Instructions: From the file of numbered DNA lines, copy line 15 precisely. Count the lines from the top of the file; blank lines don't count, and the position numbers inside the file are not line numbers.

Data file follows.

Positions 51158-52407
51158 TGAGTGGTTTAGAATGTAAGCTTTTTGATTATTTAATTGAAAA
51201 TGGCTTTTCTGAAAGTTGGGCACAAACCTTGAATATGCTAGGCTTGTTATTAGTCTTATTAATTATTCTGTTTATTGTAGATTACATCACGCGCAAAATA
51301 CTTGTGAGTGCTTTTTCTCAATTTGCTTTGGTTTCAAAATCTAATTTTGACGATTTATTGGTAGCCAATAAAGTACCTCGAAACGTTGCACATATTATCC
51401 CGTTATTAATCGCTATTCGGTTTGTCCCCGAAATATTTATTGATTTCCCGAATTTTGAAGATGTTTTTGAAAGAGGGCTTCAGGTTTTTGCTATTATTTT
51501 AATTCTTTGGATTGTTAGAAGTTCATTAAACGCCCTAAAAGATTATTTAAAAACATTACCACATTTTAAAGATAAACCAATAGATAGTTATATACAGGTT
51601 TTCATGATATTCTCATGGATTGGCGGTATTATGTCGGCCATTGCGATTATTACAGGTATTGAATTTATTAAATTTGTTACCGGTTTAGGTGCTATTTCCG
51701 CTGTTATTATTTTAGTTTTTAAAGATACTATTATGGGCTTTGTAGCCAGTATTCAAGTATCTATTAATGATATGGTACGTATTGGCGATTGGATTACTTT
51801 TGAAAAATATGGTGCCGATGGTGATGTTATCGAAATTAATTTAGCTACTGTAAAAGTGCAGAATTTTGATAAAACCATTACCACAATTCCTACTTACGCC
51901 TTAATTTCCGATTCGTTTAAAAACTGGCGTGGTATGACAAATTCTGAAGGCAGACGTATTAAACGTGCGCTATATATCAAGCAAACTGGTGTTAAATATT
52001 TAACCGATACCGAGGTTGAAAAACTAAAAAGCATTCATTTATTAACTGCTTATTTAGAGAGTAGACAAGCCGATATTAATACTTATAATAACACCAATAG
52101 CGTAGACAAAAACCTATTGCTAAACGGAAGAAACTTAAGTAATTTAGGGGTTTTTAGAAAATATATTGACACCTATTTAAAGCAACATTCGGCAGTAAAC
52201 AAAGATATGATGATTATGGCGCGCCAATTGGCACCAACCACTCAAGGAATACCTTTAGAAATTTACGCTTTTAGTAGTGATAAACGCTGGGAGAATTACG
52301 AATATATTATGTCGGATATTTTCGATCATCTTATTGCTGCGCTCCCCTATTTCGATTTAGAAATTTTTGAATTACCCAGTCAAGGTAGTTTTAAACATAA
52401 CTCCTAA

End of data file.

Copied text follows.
52401 CTCCTAA